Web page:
One feature of the present invention is the thermal fitting of the inner and outer shells; sufficient heating and cooling of the outer and inner shells respectively are required to allow the inner shell to be positioned internal of the outer shell and then to expand to fit securely between the retaining ridges as both shells approach an equilibrium temperature.

An additional feature of this'invention is that the lenticular structure tends to stiffen the gas turbine rotors between which such an assembly is located. Further, this invention affords a greater safety margin since the seal support structure (the lenticular member) operates with a net stress which is lower than would otherwise be possible.

The foregoing and other objects, features and advantages of the present invention will become more apparent in the light of the following detailed description of a preferred embodiment thereof as illustrated in the accompanying drawing.

BRIEF DESCRIPTION OF THE DRAWING The sole FIGURE herein is a simplified schematic drawing of a seal in accordance with the present invention.

DESCRIPTION OF THE PREFERRED EMBODIMENT A preferred embodiment of the present invention takes the form of a rotating shell structure which is located between adjacent disks of the high pressure turbine in a large diameter gas turbine engine. As shown in the drawing, each of a pair of turbine disks l and 12 supports on its periphery a turbine blade 14 and 16, respectively. A stator vane 18 extends inwardly from an engine case (not shown) and is connected by means of bolts 20 to a stationary ring 22 of a segmented seal assembly 24 having a series of lands 26. Each of the turbine blades 14 and 16 as well as the stator vane 18 are but one of a circular row of respectively similar items. Blocking plates 28 and 30 are also attached by the bolts 20 to the opposite sides of the ring 22 to prevent gas leakage between adjacent seal segments.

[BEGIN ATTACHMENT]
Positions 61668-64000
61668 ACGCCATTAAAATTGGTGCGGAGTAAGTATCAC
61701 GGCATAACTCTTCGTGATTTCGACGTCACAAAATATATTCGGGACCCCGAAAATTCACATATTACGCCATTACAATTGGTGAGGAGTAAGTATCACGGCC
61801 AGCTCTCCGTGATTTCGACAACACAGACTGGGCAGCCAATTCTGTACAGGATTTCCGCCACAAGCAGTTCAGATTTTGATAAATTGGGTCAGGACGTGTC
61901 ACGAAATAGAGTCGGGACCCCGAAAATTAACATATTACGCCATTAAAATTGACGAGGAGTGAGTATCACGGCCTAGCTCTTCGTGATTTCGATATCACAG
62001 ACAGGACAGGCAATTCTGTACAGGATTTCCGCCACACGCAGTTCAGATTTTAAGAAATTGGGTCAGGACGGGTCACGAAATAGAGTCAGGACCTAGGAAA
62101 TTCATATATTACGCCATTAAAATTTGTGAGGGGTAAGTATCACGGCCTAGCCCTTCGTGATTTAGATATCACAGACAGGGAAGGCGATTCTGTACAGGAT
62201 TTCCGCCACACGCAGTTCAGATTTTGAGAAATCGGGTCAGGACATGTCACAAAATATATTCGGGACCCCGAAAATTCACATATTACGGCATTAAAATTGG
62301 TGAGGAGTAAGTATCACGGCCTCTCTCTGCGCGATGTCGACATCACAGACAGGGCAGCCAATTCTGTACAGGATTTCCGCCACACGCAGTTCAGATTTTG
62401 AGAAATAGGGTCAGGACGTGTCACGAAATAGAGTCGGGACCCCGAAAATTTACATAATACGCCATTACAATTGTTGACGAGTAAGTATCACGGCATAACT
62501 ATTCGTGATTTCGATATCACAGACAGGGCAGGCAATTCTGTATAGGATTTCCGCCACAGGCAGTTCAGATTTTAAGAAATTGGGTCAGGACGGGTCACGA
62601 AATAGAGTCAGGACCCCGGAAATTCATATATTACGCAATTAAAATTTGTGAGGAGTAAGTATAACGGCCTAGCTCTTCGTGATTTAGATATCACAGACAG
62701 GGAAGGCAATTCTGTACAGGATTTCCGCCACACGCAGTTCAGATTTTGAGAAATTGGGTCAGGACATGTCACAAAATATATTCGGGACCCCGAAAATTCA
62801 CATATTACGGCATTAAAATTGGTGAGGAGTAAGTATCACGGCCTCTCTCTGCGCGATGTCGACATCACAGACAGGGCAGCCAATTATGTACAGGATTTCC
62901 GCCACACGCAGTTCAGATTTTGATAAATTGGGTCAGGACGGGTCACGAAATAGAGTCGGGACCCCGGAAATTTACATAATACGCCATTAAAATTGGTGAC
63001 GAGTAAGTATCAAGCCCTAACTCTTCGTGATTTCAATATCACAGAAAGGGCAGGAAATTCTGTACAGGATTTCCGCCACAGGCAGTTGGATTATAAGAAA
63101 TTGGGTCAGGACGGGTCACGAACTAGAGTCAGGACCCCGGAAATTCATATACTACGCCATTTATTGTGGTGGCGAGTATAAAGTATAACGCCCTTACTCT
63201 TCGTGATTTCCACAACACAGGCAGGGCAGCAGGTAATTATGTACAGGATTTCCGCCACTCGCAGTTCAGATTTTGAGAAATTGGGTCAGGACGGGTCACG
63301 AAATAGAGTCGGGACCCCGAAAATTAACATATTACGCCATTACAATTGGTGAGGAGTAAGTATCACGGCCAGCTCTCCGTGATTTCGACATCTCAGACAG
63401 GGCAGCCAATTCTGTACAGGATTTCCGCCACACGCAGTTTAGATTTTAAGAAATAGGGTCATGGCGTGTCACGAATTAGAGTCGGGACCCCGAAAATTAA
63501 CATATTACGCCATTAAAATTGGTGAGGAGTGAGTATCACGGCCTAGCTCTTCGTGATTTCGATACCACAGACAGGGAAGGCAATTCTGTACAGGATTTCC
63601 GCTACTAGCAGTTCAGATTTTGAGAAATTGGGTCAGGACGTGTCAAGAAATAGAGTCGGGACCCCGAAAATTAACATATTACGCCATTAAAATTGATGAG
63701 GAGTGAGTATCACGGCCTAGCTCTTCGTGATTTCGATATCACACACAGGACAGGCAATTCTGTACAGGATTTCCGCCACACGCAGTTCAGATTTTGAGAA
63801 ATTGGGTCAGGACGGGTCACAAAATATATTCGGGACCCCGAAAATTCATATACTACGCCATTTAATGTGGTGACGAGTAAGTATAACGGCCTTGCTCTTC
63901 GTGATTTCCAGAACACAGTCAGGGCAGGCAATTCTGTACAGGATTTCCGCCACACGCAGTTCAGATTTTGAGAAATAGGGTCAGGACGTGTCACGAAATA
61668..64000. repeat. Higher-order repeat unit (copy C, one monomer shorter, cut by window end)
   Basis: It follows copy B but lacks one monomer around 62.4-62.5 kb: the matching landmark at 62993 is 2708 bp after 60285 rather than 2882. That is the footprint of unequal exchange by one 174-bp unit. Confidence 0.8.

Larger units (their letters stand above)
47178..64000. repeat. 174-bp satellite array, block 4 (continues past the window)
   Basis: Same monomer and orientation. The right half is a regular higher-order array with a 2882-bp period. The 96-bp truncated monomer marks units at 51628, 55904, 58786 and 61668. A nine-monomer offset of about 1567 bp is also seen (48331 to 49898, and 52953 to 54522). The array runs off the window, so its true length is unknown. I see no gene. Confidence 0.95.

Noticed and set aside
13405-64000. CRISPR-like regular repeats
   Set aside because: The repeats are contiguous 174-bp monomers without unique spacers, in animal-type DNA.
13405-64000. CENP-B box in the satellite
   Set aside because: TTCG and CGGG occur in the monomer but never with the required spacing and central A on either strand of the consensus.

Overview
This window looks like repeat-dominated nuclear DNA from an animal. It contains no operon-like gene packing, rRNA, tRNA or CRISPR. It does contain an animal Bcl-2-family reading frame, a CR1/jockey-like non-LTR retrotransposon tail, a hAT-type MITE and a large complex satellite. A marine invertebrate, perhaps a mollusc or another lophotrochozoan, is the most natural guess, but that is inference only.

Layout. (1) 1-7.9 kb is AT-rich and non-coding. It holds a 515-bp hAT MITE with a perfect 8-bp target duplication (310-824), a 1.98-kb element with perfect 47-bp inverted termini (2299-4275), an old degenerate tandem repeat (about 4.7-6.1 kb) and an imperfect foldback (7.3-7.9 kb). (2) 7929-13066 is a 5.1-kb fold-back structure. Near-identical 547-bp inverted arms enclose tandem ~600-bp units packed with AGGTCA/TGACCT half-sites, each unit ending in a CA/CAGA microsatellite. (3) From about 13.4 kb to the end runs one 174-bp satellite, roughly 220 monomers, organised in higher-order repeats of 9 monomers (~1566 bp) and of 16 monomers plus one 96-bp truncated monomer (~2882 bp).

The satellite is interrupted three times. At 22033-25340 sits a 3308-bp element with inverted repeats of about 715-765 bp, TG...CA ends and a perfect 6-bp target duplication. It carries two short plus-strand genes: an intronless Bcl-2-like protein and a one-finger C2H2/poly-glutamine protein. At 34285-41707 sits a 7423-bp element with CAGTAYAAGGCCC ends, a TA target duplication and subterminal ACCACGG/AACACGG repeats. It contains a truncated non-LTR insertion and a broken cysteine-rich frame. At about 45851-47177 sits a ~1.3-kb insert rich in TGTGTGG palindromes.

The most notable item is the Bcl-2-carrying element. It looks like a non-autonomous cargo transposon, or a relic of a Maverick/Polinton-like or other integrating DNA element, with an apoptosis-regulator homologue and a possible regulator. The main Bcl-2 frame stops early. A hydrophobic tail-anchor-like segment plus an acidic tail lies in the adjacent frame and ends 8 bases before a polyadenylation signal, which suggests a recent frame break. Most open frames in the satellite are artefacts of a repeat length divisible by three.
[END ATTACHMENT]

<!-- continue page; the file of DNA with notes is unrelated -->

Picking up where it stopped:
The seal structure mounted between the turbine disks includes an inner curved shell 32 having a meridian 34 and outer curved shell 36 having a meridian 38 which together form a double annular structure 40 having a lenticular shaped cross section. A series of knife edges 42 which mate with the lands 26 to form the seal assembly 24 is supported by the outer shell 36. Side plates 48 and 50 form part of the structural assembly and are mounted on the adjacent faces of the turbine disks. An antirotation lug 52 projects from the turbine disk 10 and cooperates with an extension member 54 of the outer shell 36 thereby preventing any relative rotary motion between the double annular structure 40 and the turbine disks.

The magnitude of the circumferential stress in the outer shell 36 allows the stator vanes to be sealed at a much larger radius than was previously possible due to the presence of the curved inner shell 32; both these shells are designed so that when the structure is rotated, meridional tensile [normal to the circumferential stress] is produced in the outer shell and meridional compressive load is produced in the inner shell because the two shells interact with each other such that the axial loads (parallel to engine centerline) imposed by one shell on the other tend to cancel one another. The net circumferential stress experienced by each of the shell members is reduced by a negative circumferential stress produced by the induced axial load in each shell.

The double annular structure 40 is supported radially by the turbine disks l0 and 12 by pilots 44 and 46, respectively. During rotation of the structure 40, the central region of the outer shell 36 tends to grow radially in the direction of the stator vanes due to the rotary motion and the edge ridges 56 and 58 tend to move axially toward each other. Simultaneously, the center region of the inner shell also tends to move in the direction of the stator vanes, in much the same manner as the outer shell 36 reacted to rotation, with the edges or butt faces 60 and 62 of the inner shell 32 tending to spread or move away from one another in the axial direction. As the edge ridges 56 and 58 move toward one another, the inner shell 32 is subjected to a compressive axial load which is counteracted in the outer shell by the tensile axial load resulting from the axial spreading of the butt faces 60 and 62 of shell 32.